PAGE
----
I also tend to design based on our everyday activities that usually are unnoticed; more like solving problems.
What informs me, I must say, is space itself. I look at the surroundings and the inhabitants always searching for a feeling of the sense of the space so I can transform the space for the people, how they will move in it and the way they will interact with the objects in that space.
I try not to think about how I’m going to make a product while I’m developing the idea for it. I usually look at a problem and explore all the different ways I might be able to solve it as creatively as possible. If I think too much about how to produce it, I constrain myself and I won’t be as creative.
Are any of your products handmade?
Yes, some of the products are handmade because of their material. It makes the process slower and sometimes limiting, but for some products it’s better that way.
I’m actually working on a set of ergonomic glasses I designed. The material is glass and the process I’ll be using is blow molded. Even though they’re for mass production, they’re still hand-made. Another handmade product is an interesting lamp I’m working on made of the fluff, or residue found in our dryers, wrapped in tread and sprayed with starch to make it strong. It looks like a little nest.
Do you consider yourself a bi-cultural designer? Is there even such a thing?
I haven’t even thought about it. It has been so common for me to travel and work outside Puerto Rico. I’m frequently back and forth. I like the idea of being bi-cultural. I’m not sure if there is such a thing, but I like it. Now with my new products, I’m also working in Canada and South America so I will just consider myself multi-cultural.
I always think broadly. Once you travel, you start seeing that your problem is other people’s problem, too. I saw the problem with the Metro in the US and I realized that we had the same problem in Puerto Rico. You learn different ways to seek out solutions.
Is there anything unique about the way eco design is practiced in the US versus the way it is practiced in Puerto Rico? Are there differences between working in Puerto Rico and working in the US?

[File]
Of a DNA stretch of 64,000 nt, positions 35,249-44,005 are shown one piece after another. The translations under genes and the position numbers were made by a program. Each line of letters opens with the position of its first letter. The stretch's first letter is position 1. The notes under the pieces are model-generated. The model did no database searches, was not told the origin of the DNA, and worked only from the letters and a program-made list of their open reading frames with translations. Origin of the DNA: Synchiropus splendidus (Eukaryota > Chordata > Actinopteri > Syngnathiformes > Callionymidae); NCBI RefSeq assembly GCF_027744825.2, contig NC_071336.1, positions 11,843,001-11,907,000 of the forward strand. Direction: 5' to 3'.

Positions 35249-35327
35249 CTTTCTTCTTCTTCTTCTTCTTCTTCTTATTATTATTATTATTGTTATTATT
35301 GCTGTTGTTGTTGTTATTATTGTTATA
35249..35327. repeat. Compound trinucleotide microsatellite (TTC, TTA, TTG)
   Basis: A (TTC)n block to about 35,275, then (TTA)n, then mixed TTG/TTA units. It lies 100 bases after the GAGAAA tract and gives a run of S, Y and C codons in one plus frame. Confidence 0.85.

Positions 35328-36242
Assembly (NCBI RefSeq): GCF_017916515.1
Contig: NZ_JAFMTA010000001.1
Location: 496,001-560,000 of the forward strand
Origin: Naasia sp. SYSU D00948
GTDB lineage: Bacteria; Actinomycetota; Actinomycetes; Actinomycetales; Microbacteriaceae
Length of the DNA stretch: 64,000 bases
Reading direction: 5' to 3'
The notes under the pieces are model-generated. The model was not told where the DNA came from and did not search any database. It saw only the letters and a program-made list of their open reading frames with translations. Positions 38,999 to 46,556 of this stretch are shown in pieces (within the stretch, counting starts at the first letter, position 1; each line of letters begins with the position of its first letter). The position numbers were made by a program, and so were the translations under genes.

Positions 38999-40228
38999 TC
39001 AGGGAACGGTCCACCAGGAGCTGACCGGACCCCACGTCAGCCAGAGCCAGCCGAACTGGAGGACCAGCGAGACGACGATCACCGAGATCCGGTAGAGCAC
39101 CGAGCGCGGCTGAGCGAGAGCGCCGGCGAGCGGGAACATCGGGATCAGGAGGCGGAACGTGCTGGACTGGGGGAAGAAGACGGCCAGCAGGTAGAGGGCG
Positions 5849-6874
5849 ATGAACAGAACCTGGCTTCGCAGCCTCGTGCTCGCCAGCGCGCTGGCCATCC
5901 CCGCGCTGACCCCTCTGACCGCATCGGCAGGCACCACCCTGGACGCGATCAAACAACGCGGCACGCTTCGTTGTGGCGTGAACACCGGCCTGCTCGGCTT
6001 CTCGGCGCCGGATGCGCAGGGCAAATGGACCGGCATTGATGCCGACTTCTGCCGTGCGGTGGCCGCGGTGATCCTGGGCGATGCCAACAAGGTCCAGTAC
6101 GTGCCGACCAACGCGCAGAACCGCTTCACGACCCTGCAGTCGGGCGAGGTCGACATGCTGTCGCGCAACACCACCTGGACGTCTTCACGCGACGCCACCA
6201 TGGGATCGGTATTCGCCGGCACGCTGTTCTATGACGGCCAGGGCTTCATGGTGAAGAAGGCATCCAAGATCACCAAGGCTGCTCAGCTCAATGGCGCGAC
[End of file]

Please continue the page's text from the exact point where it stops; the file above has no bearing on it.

We were already working on sustainability well before the current boom started that is happening in the States and in other countries. When I was a student 10 years ago, I had a professor who was building his own solar home. But, in general, the way eco design is practiced in the US is pretty similar to Puerto Rico’s practice.
The difference would be seen more in architecture with Puerto Rico being a tropical island. This allows us to work with the sun and the wind more naturally than you would in the States where you have a big variety of climates. We have a lot of open spaces for natural ventilation and natural lighting. We also produce our own prime material for construction concrete which responds to hurricanes. We have the LEED certification and US Green Building code down here, too. Everyone wants to earn points for their buildings.
What do you think is the next big thing in design?
That’s a tough question. Obviously, technology plays a big role. It can bring some big changes to design. Although, I would like to see more people working more towards sustainability and universal design, kind of a merge. How would you call it? Humanitarian design? I’m not sure; I guess something that addresses the needs of all human beings.
What are your own personal design aspirations?
I’m such a dreamer; this is a hard question to answer. It will take the whole interview. I guess, in summary, I want to go as far as I can go with my designs and love the journey.
What are some of your favorite design books or web site distractions?
I do have a book called Diseño del Siglo XX, which I really like. But my favorite books are not about design. They are biology and nature books. My web site distraction is Yahoo or Google…I love to search for whatever comes to my head and start looking at the images.
Care to share any nuggets of design wisdom with us?
I tell my students, “Simplify” which is really hard. You might design something with 200 pieces, but those are more pieces that can break or malfunction. I like to ask, “Can I make this work with fewer pieces?”
What have been your takeaways from your IDSA experience? What have been your biggest gripes against IDSA?
I’m pretty new at IDSA. So, for now, is all good.
What three things would you most like to see IDSA do differently?
I would like IDSA to create opportunities to exhibit at other design show or fairs.
For more information, visit www.marujafuentes.com.